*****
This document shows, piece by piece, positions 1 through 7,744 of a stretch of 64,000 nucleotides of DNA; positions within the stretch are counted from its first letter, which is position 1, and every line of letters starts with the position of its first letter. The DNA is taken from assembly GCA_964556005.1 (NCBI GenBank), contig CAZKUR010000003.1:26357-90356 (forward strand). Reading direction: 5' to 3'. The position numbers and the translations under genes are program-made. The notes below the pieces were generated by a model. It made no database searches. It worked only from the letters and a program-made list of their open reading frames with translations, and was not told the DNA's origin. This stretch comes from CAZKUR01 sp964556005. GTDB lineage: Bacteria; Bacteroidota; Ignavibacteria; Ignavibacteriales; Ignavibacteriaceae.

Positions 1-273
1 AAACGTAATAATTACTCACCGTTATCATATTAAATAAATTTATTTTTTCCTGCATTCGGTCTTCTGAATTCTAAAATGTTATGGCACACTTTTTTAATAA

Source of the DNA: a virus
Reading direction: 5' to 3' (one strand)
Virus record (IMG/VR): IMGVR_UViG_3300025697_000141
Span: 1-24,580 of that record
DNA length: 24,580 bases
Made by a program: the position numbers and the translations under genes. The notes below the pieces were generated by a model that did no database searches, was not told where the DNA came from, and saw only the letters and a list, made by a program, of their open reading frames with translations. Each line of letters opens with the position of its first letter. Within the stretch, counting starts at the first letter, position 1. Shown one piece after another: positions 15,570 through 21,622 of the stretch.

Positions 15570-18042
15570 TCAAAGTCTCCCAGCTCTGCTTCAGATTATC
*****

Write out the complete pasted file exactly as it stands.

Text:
This document shows, piece by piece, positions 1 through 7,744 of a stretch of 64,000 nucleotides of DNA; positions within the stretch are counted from its first letter, which is position 1, and every line of letters starts with the position of its first letter. The DNA is taken from assembly GCA_964556005.1 (NCBI GenBank), contig CAZKUR010000003.1:26357-90356 (forward strand). Reading direction: 5' to 3'. The position numbers and the translations under genes are program-made. The notes below the pieces were generated by a model. It made no database searches. It worked only from the letters and a program-made list of their open reading frames with translations, and was not told the DNA's origin. This stretch comes from CAZKUR01 sp964556005. GTDB lineage: Bacteria; Bacteroidota; Ignavibacteria; Ignavibacteriales; Ignavibacteriaceae.

Positions 1-273
1 AAACGTAATAATTACTCACCGTTATCATATTAAATAAATTTATTTTTTCCTGCATTCGGTCTTCTGAATTCTAAAATGTTATGGCACACTTTTTTAATAA

Source of the DNA: a virus
Reading direction: 5' to 3' (one strand)
Virus record (IMG/VR): IMGVR_UViG_3300025697_000141
Span: 1-24,580 of that record
DNA length: 24,580 bases
Made by a program: the position numbers and the translations under genes. The notes below the pieces were generated by a model that did no database searches, was not told where the DNA came from, and saw only the letters and a list, made by a program, of their open reading frames with translations. Each line of letters opens with the position of its first letter. Within the stretch, counting starts at the first letter, position 1. Shown one piece after another: positions 15,570 through 21,622 of the stretch.

Positions 15570-18042
15570 TCAAAGTCTCCCAGCTCTGCTTCAGATTATC